House Bill 245, sponsored by Rep. Robby Carter, D-Amite, would have required insurers to provide a 5% discount for bodily injury, property damage liability, personal injury protection, medical payments, and collision coverage for vehicles equipped with an operating dashboard camera.
“I’ve seen many cases where because of a dashboard camera you take the guessing out of who was at fault,” Carter told the House Insurance Committee last week. “If that dashboard camera is operating and it’s operating right, you take a lot of the guesswork out. I think it’s the number one preventer of fraud, because if it’s on camera it’s hard to fraud up something.”
He pointed to a report on dashboard cameras from the Department of Insurance that found camera prices range from $80 to $260, and argued the benefits of preventing fraud outweigh the cost.
New York is considering similar legislation, said Carter, who sponsored similar legislation last session.
“I believe if we get enough dash cams in vehicles we will see a market reduction in insurance premiums,” he said.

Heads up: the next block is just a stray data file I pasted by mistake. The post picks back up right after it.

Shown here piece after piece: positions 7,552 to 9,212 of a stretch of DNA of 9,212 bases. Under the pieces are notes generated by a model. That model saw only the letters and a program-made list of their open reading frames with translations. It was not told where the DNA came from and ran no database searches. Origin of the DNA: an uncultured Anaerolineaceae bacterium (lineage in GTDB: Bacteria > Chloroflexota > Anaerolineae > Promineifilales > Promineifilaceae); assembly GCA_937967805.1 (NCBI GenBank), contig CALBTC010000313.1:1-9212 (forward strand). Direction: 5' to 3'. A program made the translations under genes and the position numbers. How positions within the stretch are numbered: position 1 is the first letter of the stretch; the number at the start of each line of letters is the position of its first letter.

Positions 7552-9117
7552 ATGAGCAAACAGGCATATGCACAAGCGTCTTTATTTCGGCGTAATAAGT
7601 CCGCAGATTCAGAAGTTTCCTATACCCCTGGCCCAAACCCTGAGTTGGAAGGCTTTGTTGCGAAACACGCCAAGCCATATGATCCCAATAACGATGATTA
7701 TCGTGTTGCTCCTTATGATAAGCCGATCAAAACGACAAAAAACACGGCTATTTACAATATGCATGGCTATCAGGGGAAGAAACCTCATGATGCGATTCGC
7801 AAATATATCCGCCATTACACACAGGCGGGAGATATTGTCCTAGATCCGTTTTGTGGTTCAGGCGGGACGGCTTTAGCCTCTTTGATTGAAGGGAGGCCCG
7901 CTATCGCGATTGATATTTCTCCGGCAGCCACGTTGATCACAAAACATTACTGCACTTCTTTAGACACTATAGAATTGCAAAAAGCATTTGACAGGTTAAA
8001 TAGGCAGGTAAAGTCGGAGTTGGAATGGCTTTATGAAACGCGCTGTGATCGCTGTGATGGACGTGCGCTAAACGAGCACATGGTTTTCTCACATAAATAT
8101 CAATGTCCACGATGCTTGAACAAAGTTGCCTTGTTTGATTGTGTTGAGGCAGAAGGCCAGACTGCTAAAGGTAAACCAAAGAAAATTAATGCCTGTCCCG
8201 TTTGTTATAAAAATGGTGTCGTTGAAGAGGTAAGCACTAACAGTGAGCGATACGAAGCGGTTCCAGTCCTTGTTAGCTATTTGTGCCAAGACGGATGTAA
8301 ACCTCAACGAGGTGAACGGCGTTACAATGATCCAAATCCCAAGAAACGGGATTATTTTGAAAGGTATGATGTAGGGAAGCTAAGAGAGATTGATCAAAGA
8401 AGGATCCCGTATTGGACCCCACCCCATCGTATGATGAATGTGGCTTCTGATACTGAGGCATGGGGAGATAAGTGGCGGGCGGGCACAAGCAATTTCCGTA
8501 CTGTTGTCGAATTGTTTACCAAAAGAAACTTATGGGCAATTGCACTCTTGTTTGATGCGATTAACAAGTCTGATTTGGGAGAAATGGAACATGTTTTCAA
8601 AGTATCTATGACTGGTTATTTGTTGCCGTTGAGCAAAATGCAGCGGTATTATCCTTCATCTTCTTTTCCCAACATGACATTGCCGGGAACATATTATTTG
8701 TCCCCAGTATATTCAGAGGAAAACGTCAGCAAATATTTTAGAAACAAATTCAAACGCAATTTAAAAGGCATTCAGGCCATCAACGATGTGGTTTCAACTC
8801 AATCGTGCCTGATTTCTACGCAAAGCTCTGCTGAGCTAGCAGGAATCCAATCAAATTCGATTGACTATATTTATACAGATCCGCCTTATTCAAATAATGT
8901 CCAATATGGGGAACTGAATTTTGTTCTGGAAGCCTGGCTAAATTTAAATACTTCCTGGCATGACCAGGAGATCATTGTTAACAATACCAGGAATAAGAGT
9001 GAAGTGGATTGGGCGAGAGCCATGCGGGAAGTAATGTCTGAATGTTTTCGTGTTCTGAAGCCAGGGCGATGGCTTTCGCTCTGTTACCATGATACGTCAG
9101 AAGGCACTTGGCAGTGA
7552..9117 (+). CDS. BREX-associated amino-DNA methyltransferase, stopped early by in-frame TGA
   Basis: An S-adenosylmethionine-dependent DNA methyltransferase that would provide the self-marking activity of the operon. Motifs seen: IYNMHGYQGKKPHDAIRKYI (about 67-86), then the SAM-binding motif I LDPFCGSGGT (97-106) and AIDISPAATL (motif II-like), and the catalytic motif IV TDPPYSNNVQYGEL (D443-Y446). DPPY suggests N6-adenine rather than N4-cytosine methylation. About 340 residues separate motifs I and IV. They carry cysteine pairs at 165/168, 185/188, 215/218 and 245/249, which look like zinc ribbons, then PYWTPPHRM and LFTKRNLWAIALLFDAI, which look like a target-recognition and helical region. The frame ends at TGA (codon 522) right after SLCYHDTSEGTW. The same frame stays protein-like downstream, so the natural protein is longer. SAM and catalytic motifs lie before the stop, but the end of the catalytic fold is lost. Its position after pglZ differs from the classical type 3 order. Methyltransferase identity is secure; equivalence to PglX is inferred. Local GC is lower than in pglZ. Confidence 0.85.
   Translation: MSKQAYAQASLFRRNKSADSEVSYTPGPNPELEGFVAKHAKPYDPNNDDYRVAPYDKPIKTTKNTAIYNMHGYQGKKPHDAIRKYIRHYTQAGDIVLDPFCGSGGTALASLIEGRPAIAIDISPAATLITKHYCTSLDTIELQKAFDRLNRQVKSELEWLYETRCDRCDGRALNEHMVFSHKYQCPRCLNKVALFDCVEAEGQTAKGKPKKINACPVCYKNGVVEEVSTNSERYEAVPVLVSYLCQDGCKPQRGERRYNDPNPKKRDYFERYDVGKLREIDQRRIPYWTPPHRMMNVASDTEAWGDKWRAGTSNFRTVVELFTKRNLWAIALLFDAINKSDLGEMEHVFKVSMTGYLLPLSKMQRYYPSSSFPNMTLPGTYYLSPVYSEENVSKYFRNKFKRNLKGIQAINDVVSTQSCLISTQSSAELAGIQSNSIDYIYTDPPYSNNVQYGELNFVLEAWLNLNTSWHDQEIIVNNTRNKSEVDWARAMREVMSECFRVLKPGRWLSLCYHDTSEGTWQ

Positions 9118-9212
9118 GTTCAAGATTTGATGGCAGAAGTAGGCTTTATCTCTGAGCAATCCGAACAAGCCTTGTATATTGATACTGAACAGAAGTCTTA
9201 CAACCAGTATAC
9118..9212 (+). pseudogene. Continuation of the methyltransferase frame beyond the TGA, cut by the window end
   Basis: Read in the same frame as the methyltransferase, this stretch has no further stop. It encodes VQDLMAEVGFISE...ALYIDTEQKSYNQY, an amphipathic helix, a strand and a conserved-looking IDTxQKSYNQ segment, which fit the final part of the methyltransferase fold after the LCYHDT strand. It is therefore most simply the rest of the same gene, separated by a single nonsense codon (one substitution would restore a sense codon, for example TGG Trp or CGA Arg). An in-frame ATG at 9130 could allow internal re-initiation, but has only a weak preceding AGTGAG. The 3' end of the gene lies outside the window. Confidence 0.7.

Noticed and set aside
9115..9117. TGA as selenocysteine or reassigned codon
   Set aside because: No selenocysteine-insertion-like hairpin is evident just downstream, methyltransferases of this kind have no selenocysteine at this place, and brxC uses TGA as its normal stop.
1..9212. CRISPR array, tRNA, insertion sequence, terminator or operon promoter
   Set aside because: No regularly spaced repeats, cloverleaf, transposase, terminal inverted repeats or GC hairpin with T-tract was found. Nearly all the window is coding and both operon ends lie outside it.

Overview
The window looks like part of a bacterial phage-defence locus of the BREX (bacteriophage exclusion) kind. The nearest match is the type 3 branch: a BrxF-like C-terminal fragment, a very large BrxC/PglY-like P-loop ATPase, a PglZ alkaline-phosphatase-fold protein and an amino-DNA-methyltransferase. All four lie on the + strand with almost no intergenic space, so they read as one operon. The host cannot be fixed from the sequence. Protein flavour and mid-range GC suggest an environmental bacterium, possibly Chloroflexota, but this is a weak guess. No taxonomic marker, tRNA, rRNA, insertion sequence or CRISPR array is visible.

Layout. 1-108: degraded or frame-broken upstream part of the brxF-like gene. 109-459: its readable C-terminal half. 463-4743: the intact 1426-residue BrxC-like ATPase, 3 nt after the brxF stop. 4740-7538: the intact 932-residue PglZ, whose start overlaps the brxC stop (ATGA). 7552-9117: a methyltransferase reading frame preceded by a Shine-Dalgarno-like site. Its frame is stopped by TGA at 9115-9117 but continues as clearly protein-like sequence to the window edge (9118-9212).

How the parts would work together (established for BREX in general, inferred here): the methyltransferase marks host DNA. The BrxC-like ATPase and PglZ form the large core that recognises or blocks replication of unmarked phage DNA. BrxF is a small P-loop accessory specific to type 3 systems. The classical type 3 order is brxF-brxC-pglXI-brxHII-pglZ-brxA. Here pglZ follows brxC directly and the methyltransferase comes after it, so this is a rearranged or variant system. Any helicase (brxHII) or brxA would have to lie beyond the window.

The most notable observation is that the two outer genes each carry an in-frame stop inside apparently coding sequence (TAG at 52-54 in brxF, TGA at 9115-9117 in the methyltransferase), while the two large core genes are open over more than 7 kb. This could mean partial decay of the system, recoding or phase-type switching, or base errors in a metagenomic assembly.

Several lawmakers in the Insurance Committee generally supported the premise of the bill but questioned whether the 5% discount is actuarially justified.
“Unless we start trying something, we’ll be sitting here 20 years from now and still no incentive to put a dash cam in,” Carter said. “We’ve got to do something to get people to put them in their cars.”
Tom Travis, the deputy commissioner of the Louisiana Department of Insurance, raised issues with provisions in HB 245 that would require the department to create rules to ensure cameras are installed properly to receive a discount.
“We don’t have the expertise to do that,” Travis said. “It would probably be better with the motor vehicle office.”
Representatives from Farm Bureau, American Property Casualty Insurance Association, and others testified against the bill, arguing the discount is not based on actuarial science. The money saved by those who would install dash cams would ultimately come from customers who do not, they said.
The insurance committee ultimately voted 6-6 on HB 245, preventing the bill from moving forward.